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MHA denies permission to 600 Sikh pilgrims planning to visit Pak; cites security, COVID situation there

(Asian News Hub) – The Union Home Ministry Wednesday denied permission to 600 Sikh pilgrims intending to visit gurdwaras in Pakistan citing the security and COVID-19 situation in that country, officials said.

In a communication to the Shiromani Gurdwara Parbandhak Committee (SGPC), the home ministry said the security situation in Pakistan continues to be adverse and there is a threat to Indian citizens in that country.

Besides, the COVID-19 pandemic has affected five lakh people in Pakistan and 10,000 people lost their lives due to the disease.

The health infrastructure in Pakistan is also not adequate, the ministry said.

It also said both passenger as well as trade traffic between India and Pakistan has stopped since March 2020 due to the pandemic.

Citing these reasons, the home ministry conveyed to the SGPC that it has decided not to accord permission to the Jatha comprising 600 pilgrims which intended to cross over to Pakistan on Friday.

PTI

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Muslim woman performs last rites of Hindu man in Maharashtra

(Asian News Hub) – Putting humanity above religion, a Muslim woman in Maharashtra’s Kolhapur city performed the last rites of a COVID-19 infected Hindu man whose close relatives could not come for funeral as they had tested positive for coronavirus.

The humanitarian act by Ayesha Raut, who works as a senior manager at Aster Adhar Hospital in Kolhapur, has come in the midst of gloomy atmosphere caused by the COVID-19 pandemic when family members and relatives are shying away from ensuring decent last rites for their near and dear ones.

On May 9, she performed the last rites of one Sudhakar Vedak (81), who died after battling COVID-19 for a week in the Aster Adhar Hospital, as per Hindu tradition.

Speaking to PTI, Raut said, As part of annual distribution drive during the holy month of Ramzan, my family had decided to donate PPE kits to people working in cemeteries and crematoriums in Kolhapur city.

“When I was at the Panchganga crematorium to distribute PPE kits, I received a call from Dr Harshala Vedak, whose father Sudhakar Vedak had died on Sunday (May 9).

Dr Harshala Vedak asked Raut if she could facilitate the last rites of her father at the Panchganga crematorium as all her family members, including herself, were infected with coronavirus. She and Raut know each other professionally.

Dr Harshala Vedak works as a resident medical officer at state-run Chhatrapati Pramila Raje Hospital in the city, around 375km from Mumbai.

I was a bit upset as there was no one from Sudhakar Vedaks side to even attend the funeral. So I called Dr Vedak and sought her permission to perform her father’s last rites.

“With her nod, I wore PPE kit and performed the last rites as per Hindu rituals, Raut said.
Dr Harshala Vedak hailed Rauts noble and kind gesture.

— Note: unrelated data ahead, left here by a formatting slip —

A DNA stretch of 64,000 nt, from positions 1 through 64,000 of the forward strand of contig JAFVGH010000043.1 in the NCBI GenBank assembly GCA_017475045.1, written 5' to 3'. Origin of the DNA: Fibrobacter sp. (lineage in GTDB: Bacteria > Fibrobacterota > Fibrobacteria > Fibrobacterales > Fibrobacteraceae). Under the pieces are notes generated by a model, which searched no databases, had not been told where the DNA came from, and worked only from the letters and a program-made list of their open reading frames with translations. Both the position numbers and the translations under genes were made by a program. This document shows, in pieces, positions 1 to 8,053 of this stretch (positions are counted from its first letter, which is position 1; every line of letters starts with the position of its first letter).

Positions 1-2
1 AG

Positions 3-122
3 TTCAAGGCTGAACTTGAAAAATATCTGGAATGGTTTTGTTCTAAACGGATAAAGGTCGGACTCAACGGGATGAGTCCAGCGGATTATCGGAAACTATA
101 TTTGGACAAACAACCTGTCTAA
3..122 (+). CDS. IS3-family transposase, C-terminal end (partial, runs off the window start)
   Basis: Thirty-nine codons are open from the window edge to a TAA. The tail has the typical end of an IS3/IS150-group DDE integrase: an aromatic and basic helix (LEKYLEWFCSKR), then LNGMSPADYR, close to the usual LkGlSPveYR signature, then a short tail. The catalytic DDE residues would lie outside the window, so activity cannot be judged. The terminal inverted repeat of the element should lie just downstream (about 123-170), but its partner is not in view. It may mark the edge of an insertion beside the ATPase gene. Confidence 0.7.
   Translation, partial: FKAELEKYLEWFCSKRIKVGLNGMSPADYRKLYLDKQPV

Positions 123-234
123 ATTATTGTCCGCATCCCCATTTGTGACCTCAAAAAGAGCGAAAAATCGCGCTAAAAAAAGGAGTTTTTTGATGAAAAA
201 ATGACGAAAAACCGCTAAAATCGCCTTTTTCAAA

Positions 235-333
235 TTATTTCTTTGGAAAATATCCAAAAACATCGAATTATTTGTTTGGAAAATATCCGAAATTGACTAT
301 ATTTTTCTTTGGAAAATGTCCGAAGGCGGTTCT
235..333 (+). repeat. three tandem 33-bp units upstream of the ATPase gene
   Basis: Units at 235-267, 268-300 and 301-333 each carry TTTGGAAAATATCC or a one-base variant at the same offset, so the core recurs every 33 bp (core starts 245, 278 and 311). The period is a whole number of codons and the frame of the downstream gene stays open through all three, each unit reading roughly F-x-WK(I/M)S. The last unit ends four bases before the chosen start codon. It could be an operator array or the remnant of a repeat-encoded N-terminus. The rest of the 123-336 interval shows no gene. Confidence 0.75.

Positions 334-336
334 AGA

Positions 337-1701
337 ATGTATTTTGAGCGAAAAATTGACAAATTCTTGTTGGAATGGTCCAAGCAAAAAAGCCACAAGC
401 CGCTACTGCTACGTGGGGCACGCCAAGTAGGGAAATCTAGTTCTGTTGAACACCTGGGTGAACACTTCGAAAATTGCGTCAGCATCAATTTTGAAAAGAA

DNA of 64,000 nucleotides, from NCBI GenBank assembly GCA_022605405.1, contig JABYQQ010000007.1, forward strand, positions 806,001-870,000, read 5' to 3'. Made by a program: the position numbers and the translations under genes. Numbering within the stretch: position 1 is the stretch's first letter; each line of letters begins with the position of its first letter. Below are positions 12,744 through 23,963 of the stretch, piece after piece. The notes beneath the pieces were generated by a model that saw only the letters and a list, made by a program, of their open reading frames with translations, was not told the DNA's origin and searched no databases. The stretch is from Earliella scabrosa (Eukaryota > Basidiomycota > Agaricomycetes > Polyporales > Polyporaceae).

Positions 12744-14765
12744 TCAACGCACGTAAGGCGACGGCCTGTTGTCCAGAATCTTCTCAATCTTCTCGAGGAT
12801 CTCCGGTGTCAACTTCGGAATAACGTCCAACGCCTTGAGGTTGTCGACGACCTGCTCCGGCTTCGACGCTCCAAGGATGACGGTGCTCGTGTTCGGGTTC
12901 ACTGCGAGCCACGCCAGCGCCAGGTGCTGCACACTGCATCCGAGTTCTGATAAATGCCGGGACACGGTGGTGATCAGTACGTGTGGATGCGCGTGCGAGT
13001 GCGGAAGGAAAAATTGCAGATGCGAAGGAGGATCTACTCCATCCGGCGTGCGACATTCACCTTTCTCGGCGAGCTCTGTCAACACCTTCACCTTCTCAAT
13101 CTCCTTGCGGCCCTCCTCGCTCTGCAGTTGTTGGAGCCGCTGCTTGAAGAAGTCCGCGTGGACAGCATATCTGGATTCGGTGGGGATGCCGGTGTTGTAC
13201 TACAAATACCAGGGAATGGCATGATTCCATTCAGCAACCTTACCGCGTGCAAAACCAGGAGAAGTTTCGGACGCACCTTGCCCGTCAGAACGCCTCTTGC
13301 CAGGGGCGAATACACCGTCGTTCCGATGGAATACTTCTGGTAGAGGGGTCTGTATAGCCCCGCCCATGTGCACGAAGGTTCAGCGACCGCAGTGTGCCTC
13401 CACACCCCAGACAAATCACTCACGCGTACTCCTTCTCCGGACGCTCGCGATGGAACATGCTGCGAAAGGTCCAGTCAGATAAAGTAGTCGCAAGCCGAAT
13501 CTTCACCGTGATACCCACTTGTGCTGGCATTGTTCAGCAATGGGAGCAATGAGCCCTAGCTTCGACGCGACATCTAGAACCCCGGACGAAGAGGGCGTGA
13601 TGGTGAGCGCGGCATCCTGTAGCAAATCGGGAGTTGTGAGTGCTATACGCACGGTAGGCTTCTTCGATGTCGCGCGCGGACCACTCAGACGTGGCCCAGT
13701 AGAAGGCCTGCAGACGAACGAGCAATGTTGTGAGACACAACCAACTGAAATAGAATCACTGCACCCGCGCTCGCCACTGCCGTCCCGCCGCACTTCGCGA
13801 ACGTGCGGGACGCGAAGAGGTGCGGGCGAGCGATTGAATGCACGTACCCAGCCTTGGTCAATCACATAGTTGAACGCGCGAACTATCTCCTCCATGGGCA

“When a relative dies, there is grief in the family and due to COVID-19 restrictions, people feel the pain more because they can not even attend funeral or perform last rites,” Dr Harshala Vedak said.

Sudhakar Vedak’s condition deteriorated on Friday and he died on Sunday, but none from his family could visit the hospital because all of them, including Dr Harshala Vedak, had tested positive for coronavirus and were in home quarantine.

My father has three daughters and I am the eldest one. Three years back, when my mother lost her battle to cancer, I had performed her last rites in Mumbai.

“Our parents were always proud of their daughters and we never faced any discrimination while growing up. Hence, it was not very difficult for me to accept that a woman is going to perform the last rites on my father, Dr Harshala Vedak said.

She said Raut’s religion was not an issue.

“There was no issue at all with Ayesha, being a Muslim, performing the last rites. In fact, we all are full of gratitude for what she did.

“I know Ayesha professionally for the last few years.
I saw her initiative as a good example being set before the society, Dr Harshala Vedak said.

Asked about her state of mind when she decided to perform the last rites, Raut said, I felt very sad that no relative was present and Sudhakar Vedaks body was kept there along with other bodies.

“There was a long queue of dead bodies at the crematorium and most of them were put on funeral pyre by crematorium workers. It was a very depressing scene.”

Raut said she did not think about religion when she lit the funeral pyre.

“I could at least offer some solace to the family by performing the rites. I did not think for a second that I am a Muslim and I am performing the last rites of a Hindu, Raut said.

Asked how people perceived her act, she said, This is Kolhapur which has a long history of movements related to social reforms. I have not face any disapproval of my act…

everyone appreciated my gesture………

PTI

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“Black Fungus” infection found in India among COVID-19 patients